The second round of European Union-mediated talks between Georgia’s ruling party and the opposition failed Wednesday (31 March) to resolve a political impasse sparked by elections last year, an EU mediator said.
The EU-aspirant nation in Europe’s extreme southeast has been gripped by a political crisis following October’s parliamentary elections which the opposition has denounced as rigged, staging mass protests to demand snap polls.
The stalemate worsened last month after police arrested the opposition leader in a violent raid on the headquarters of his United National Movement (UNM), the Caucasus country’s main opposition force, leading the prime minister to resign. The UNM leader is former President Mikheil Saakashvili (2004-2013).
The escalation prompted concerns in the West over Georgia’s backsliding on commitments to democracy and European Council President Charles Michel initiated inter-party talks during a visit to the capital Tbilisi this month.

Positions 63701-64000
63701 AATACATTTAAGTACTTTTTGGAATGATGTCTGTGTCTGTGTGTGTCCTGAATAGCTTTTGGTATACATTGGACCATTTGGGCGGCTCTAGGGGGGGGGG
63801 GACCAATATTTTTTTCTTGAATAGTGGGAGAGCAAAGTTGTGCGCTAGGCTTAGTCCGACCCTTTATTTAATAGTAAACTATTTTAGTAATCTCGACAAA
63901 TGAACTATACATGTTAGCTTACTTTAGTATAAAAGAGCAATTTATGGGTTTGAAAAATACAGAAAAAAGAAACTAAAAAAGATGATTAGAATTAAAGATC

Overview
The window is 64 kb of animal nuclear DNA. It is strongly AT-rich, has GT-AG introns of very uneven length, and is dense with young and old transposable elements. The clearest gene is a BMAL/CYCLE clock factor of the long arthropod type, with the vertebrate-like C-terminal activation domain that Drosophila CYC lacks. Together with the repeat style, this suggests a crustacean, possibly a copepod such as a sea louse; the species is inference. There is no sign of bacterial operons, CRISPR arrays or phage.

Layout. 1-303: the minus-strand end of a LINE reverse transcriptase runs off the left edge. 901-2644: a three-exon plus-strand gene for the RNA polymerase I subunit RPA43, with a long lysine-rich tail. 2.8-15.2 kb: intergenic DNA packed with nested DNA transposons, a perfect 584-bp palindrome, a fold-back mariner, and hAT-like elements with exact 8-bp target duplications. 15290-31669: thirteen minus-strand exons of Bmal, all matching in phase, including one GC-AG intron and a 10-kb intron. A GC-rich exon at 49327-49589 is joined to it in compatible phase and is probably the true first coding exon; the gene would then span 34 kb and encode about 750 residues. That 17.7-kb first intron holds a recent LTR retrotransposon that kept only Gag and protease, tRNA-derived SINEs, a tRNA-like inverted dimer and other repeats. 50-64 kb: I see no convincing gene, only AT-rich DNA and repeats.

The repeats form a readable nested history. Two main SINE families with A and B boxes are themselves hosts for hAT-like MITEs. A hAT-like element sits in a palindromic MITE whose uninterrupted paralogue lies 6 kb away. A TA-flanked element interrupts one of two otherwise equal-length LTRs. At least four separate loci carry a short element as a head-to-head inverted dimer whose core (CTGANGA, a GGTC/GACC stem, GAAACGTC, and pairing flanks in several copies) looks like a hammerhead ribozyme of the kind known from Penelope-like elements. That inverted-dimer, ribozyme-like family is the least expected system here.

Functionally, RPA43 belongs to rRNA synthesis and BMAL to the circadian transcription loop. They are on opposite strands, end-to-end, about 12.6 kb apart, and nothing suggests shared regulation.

Swedish diplomat Christian Danielsson, who was appointed to mediate the negotiations, told a press conference in the early hours of Wednesday that the political parties have failed to agree on a way out of the crisis.
“Fulfilling European aspiration requires compromise, especially by the party in power to lead the country out of the crisis,” he said at the late-night briefing following seven hours of tense talks.
“Sadly… there was not this willingness today around the table.”
The talks are focused on electoral and judicial reforms, the liberation of jailed opposition politicians, and prospects for snap polls.
The first, week-long, round of negotiations also proved fruitless on 19 March.
Danielsson said that Michel “will decide on the next steps and the timing of such steps.”
The ruling Georgian Dream party leaders have rejected the opposition’s accusations of torpedoing the negotiations and of undermining Georgia’s bid to forge closer ties with the European Union.
The Georgian government has announced plans to apply for EU membership in 2024.
Opposition parties have refused to enter the new parliament, tarnishing the legitimacy of the Georgian Dream party’s government.